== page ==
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How to weld a mild steel roll cage

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  • #16
    Originally posted by tasslehawf View Post
    Is there a practical welding test like this?


    Yes, there is, for process piping.

    Comment


    • #17
      Originally posted by FM117 View Post
      Edit
      You want to make up some practice joints. Don't just do em flat
      on a table, do them overhead, sideways, stand on one foot using
      your left hand with one eye closed etc. Do em while your upside
      down with sharp objects poking you in the ribs and back with
      sparks falling down your neck and you can't really see the weld area.
      These are real cage welding practice problems.
      Dave P.
      BINGO! This is exactly why I don't consider myself a real weldor.

      Comment


      • #18
        Originally posted by Vicegrip View Post
        The actual welding is about 5% of the time spent building a good cage IMO. Thinking, planning, drawing, cutting, bending, fitting, cutting, fitting, recutting, fitting and tweeking are about 90%.
        This cannot be stressed enough. Think at least 3 steps ahead of yourself... it'll keep you from welding yourself into a corner... or more importantly a joint that you cant get the backside welded

        Comment


        • #19

          I just read this thread and will agree with everything in the replies, but I believe that there's been one important thing that was overlooked and it will show up during tech inspection.

          Creg stated that he wanted to use .095" x 1.5" tube for the roll cage. I would recommend that he get a rule book from whatever scantioning body this car will fall under and find out what the min. wall thickness allowed is. My point is, lets say, ......... the rule book says that the min. wall is .095", this will be where the problem lies. In the process of bending tubing, the tube will stretch and this will cause the wall thickness to become less than what it is when straight. If the rule book says .095" is the min. thickness allowed, then at most all the bends, in the roll cage, the wall thickness is less than .095" and the car can fail inspection. This is especially true when there are any 90 degree bends involved.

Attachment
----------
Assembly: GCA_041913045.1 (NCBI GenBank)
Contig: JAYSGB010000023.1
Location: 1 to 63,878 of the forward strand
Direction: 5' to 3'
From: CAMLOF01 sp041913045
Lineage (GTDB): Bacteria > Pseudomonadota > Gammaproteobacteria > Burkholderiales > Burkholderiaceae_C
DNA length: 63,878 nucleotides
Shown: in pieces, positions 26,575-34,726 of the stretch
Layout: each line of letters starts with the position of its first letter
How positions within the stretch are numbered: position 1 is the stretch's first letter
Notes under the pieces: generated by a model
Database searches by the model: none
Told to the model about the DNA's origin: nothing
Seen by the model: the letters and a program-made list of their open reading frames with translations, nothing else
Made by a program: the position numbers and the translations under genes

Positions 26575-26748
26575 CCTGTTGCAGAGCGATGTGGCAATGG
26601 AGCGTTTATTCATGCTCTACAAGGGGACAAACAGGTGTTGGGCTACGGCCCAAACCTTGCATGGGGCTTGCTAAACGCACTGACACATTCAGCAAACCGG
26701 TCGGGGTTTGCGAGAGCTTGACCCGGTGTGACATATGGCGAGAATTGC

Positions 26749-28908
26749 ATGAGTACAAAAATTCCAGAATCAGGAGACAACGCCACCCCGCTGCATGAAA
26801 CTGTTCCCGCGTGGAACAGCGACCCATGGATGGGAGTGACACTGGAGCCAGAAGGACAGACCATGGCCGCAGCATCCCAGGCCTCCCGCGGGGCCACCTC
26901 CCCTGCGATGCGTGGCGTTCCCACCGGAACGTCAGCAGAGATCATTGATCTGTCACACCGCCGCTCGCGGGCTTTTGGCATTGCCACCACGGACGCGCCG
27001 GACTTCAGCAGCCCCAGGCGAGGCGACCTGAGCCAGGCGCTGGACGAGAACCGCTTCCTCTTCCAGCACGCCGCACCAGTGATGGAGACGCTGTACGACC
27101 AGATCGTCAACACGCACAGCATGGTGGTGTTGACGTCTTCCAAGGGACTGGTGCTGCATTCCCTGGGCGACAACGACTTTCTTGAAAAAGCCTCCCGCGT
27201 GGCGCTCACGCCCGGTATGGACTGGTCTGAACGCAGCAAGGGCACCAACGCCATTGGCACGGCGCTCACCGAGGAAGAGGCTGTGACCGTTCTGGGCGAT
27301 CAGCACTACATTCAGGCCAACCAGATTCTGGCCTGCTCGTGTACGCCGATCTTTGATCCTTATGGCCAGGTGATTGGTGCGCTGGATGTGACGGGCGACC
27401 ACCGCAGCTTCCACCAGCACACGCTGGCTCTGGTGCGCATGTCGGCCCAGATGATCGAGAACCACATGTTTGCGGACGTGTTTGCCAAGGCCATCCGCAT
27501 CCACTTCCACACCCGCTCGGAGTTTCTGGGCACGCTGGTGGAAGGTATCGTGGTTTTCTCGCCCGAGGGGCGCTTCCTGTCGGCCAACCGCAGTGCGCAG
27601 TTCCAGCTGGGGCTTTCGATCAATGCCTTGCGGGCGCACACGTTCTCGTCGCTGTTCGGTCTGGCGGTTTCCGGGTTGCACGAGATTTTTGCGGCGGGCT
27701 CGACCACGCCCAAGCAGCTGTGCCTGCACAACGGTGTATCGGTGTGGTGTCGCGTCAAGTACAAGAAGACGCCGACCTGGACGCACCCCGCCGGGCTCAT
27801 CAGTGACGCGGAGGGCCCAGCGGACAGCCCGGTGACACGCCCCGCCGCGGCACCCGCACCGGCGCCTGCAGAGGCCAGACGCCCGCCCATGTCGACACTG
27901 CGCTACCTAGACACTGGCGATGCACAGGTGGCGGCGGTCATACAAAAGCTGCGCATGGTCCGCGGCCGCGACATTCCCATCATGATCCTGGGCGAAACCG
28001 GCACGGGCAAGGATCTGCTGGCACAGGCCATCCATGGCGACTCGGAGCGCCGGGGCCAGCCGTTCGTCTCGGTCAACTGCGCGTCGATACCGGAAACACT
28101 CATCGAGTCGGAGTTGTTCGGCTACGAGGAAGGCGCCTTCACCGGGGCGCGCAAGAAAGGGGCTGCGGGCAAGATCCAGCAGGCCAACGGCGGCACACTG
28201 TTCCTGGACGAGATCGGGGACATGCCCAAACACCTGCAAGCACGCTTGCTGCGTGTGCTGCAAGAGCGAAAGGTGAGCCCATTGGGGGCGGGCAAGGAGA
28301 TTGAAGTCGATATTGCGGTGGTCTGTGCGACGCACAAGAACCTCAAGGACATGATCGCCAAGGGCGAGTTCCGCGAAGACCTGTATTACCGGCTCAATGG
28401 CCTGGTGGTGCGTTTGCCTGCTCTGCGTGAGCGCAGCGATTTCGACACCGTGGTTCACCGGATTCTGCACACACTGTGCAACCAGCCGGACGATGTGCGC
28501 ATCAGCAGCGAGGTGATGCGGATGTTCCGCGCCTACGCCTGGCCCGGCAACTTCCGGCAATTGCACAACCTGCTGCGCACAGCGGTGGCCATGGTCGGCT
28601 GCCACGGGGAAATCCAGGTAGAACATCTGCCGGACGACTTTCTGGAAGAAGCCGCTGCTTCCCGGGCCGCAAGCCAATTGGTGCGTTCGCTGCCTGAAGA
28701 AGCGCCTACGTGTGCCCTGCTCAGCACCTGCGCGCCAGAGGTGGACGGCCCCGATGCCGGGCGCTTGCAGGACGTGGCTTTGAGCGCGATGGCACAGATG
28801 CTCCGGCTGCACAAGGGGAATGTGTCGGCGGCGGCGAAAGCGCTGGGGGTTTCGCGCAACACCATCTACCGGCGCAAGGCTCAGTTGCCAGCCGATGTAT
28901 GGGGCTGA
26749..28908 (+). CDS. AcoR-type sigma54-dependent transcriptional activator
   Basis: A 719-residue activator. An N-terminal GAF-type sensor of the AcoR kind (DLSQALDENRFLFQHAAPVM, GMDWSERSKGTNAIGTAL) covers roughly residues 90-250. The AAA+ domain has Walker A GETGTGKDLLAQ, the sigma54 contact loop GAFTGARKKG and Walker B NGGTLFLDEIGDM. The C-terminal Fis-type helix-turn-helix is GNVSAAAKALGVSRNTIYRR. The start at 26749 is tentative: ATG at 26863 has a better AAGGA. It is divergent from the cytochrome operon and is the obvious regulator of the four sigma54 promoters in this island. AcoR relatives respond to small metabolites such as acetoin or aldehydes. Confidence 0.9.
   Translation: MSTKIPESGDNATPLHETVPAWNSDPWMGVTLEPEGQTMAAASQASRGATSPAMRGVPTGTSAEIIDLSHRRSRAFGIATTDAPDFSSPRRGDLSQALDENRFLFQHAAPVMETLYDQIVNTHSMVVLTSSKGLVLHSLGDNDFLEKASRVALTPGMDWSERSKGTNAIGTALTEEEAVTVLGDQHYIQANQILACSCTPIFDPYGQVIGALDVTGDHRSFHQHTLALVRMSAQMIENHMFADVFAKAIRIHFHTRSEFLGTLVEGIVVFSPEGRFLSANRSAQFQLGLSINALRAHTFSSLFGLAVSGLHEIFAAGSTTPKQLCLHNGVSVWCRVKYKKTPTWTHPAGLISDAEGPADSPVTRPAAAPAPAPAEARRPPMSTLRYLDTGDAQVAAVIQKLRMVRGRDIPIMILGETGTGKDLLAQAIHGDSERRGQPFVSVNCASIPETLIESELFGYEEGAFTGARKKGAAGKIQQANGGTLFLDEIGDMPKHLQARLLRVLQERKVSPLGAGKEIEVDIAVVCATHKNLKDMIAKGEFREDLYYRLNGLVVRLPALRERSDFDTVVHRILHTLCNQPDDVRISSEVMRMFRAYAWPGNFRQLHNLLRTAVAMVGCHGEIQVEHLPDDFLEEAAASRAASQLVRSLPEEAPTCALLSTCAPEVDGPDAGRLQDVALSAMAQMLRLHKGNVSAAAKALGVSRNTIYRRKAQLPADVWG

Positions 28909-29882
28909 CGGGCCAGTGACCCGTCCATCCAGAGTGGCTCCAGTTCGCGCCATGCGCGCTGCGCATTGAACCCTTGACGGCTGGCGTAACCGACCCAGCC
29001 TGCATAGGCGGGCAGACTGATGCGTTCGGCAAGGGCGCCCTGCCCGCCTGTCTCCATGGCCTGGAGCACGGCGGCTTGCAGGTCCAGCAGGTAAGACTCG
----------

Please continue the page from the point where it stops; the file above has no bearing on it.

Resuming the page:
Having worked with pipe and tubing most of my life and also the building of a few roll cages, this minor point has been overlooked quite a few times by others, until you hit the tech inspections, and that's where you DON"T want to find any BIG problems.

          You might want to check with someone in tech or somebody that does know if this will present a problem. I do know that when you bend pipe or tube something HAS to give and it's the wall thickness that does the giving.

          Just thought I'd bring this up, because I'd hate to see all your work go to waste for something that was overlooked, during your time consuming build.

          Hope this info helps.

          Bill
          Last edited by diverbill45; 04-30-2008, 09:44 PM.

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          • #20
            Good point Bill. When I saw it wasn't an NHRA or IHRA cage I didn't mention anything because I'm not familiar with anything but those 2 sanctioning bodies. I know my mild steel cage is .118" minimum by the rule book. The tubing I purchased from Art Morrison was .134'. I bought some from a speed shop @ .124". Even the .124" you have to mic & be very careful with.

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            • #21
              how do they check the wall thickness?

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              • #22
                Originally posted by Laiky View Post
                how do they check the wall thickness?
                Drill a small hole and use a depth gauge, at least all the tracks that have checked my cages have done it this way. Dave

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                • #23

                  Pro70, ......... There's quite a few different organizations that run different events and most of them have their own rules, so it does make it kinda hard to keep up with all of them. I'm in the planning stages of building a car for the Reno to Vegas run (haven't made up my mind to do it yet, just thinking about it) and they have a different rulebook than the Baja 1000 bunch. I might add that each year some of these rules change, so you have to keep up on everything, each year. I know it's a PITA, but it's for our own safety, and I might add, with this country being the sue capital of the world, each racing organization is just trying to keep these suits to a minimum, when and if this happens to arise.

                  The weekend circle track here, in the town where I live, even has their own set of rules, which leaves a lot to be desired. I've seen quite a few guys get bumped at the inspection, because of this one little item. I heard a few of them say "The rule book says that the min. wall is .xxx and that's what I put in." Some of them just don't understand what happens when you start bending tubing.

                  I just wanted to pass this info along, because after going to all the trouble and expense of building a roll cage, it would be a shame to have to cut it all apart because of not knowing exactly what is required.

                  Comment


                  • #24